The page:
Back in May I spent a weekend in the woods of Surrey with a few friends on a Wild Retreat. I have been meaning to write a post on it ever since but just have not had time. Anyway I still don’t really have the time to write a long post so here are a few words with some photos to bulk it out.
The idea of a wild retreat is to allow you to spend a weekend living very simply in the woods without modern conveniences or luxuries. It’s not a survival weekend. You don’t hunt your food or track wild animals you simply spend time relaxing, cooking over the fire, partaking in a few activities and allowing yourself to live life at a far slower pace than usual.
We arrived at the site late Friday afternoon. We left the cars near the road and set off on a short 10 minute walk into the woods with all our stuff for the weekend. The area where we were to be based was all set up for us and looked far more comfortable than any of us were expecting.
When we arrived at the site we had about 2 hours of light left so got straight down to sorting out the sleeping arrangements. We each had a choice of a hammock and tarp or to have a tent. We all chose the hammock option and were shown the four knots we would need to make the whole thing work then sent into the woods to find a sleeping place.
I found a area I really liked and got my hammock set up without to much fuss only to realise that the trees I had chosen were actually a little to close together to stretch the tarp to its fullest. However rather than take it all down I improvised a little and turned the end of the tarp into a wind break for one end of my sleeping area.
Once we had all got our sleeping arrangements sorted we gathered around the fire while the evening meal was cooked.
The first night in the hammock was pretty cold and I ended up putting on every item of clothing I had taken with me but the hammock was actually very comfortable. There was some pretty loud snoring going on in those woods which would have frightened off any wildlife foolish enough to wander into the area. We also found we were within earshot of a monastery where the monks had decided they should each ring the monastery bell as they went to pray at 3am.
One of the key things with living in the woods is to make sure you always have fire. Starting a fire can be quite hard work and it’s far easier to make sure the fire you have does not go out rather than having to start again. This means regular trips away from the site to find fire wood and making sure the wood pile stays stocked.
Once wood had been collected it was time to boil the kettle. At home that means flipping the switch. In the woods that meant getting some dry kindling and using a stick from the fire to light the fire in the bottom on of a kelly kettle. All sounds easy but there was a bit of a knack to it and many an hour was spent over the weekend trying to master it.
With the kettle on it was time for breakfast, getting all the stuff from the the make shift kitchen.
we cooked eggs and toast on the fire
before sitting round the table for a very leisurely breakfast.
With breakfast out of the way we spent some time just chilling out before undertaking the first activity of the day. Over the weekend there were several activities and basically you just chose which ever one you wanted during each activity session. For my first session I chose archery.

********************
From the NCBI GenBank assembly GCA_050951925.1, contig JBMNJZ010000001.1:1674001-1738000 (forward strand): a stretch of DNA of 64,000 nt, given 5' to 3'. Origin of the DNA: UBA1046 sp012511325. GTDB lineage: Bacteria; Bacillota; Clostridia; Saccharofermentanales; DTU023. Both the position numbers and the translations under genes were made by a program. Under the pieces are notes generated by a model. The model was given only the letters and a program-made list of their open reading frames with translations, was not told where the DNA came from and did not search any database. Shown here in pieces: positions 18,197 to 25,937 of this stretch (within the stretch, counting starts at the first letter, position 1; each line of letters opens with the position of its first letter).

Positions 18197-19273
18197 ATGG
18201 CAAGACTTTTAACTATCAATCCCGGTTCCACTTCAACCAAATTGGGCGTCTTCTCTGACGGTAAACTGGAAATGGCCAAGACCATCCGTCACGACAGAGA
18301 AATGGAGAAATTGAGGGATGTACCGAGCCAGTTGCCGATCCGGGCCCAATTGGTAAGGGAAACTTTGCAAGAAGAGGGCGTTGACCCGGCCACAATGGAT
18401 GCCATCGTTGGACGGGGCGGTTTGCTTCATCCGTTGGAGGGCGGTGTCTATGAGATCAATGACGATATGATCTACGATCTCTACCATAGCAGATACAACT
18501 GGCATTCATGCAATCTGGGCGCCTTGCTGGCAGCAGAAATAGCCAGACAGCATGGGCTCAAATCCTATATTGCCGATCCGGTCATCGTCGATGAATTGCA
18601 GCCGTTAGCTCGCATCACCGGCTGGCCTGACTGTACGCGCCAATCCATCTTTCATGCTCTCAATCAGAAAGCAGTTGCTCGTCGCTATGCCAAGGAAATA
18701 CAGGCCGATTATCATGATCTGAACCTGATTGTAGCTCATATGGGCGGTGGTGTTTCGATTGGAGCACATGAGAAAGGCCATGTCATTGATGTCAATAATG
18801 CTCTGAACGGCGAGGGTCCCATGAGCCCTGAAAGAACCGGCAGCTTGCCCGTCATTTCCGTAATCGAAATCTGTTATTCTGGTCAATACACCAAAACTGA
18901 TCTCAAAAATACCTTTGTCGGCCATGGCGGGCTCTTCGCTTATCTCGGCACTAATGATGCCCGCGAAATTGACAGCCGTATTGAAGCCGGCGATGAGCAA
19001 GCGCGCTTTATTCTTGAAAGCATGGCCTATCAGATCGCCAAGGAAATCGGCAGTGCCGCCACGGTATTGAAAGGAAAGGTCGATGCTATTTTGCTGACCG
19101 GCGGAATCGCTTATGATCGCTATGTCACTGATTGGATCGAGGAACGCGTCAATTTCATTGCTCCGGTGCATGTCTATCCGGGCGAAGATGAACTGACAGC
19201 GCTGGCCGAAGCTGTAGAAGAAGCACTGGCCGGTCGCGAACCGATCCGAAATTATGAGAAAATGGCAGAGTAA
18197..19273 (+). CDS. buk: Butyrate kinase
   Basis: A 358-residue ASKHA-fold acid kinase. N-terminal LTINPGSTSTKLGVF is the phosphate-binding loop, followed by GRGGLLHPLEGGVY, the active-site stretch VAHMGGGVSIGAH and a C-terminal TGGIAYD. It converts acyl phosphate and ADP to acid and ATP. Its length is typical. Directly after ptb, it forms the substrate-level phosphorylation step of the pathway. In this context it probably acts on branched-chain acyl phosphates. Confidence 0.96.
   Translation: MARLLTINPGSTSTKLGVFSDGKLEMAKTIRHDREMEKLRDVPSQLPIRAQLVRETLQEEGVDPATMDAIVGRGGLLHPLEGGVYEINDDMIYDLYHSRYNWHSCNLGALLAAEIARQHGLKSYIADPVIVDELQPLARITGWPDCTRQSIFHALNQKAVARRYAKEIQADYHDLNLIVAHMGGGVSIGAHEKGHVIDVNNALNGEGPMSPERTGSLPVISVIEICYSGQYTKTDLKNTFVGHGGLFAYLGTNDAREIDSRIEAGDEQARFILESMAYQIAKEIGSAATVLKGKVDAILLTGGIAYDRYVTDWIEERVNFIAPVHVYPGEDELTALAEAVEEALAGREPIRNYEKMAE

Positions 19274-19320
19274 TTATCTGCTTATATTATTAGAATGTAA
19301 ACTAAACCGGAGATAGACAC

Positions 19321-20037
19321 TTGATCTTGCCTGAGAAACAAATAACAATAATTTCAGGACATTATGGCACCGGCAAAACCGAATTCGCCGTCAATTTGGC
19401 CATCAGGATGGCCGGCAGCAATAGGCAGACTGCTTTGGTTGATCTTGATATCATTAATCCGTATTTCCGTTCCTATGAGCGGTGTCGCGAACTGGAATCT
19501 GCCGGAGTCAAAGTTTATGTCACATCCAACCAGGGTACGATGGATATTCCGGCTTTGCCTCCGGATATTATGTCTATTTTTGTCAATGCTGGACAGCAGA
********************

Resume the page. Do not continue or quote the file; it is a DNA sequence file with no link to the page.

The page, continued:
After a couple of hours of shooting arrows it was back to the camp area for slow paced lunch and then into activity session two where I tried some geocaching. There were quite a few geocaches near our site and we spent quite a few hours out and about around the countryside. It just so happened that we also passed a few pubs on route and felt it would be very rude to walk by without frequenting them.
At the end of the afternoon we all found our way back to camp and just spent time hanging out.
before cooking a sausage stew supper over the fire. With supper out the way a few hours were spent telling stories of our day and how manly each of us had been before we retired to our hammocks shattered from spending a day outside instead of in the office.
Far more sleep was had with the second night in the hammock as I started by putting all my clothes on to keep warm and used ear plugs to protect myself from the monks and the snoring.
Sunday started by once again lighting the kettles and then partaking of a light breakfast
before spending the morning doing some bush craft. Basically we used knives to make mallets and pegs.
We also learnt how to make fire when no matches or lighter were available.
At the end of the morning we ate lunch together before breaking down camp and heading back to the cars for the three hour drive home. Every one of us was in agreement that the weekend had been a great experience and a fun time. We had all enjoyed taking life at a slower pace, learning to do new things and getting to know each other better.
The Mens Room
On returning home into the loving arms of our wives the first question was “but what about toilets?”. Well that was easy as it’s not particularly difficult to find a tree when you are in the woods. However in the interest of camp hygiene the Wild Retreat team had built a new composting toilet of which I have the honour of being able to claim to be the very first person to use it.
The strange thing about a composting toilet is you cannot pee in it. It must not get to wet or it won’t compost. It became a bit of a joke that the only place in the camp you were not allowed to pee was in the toilet.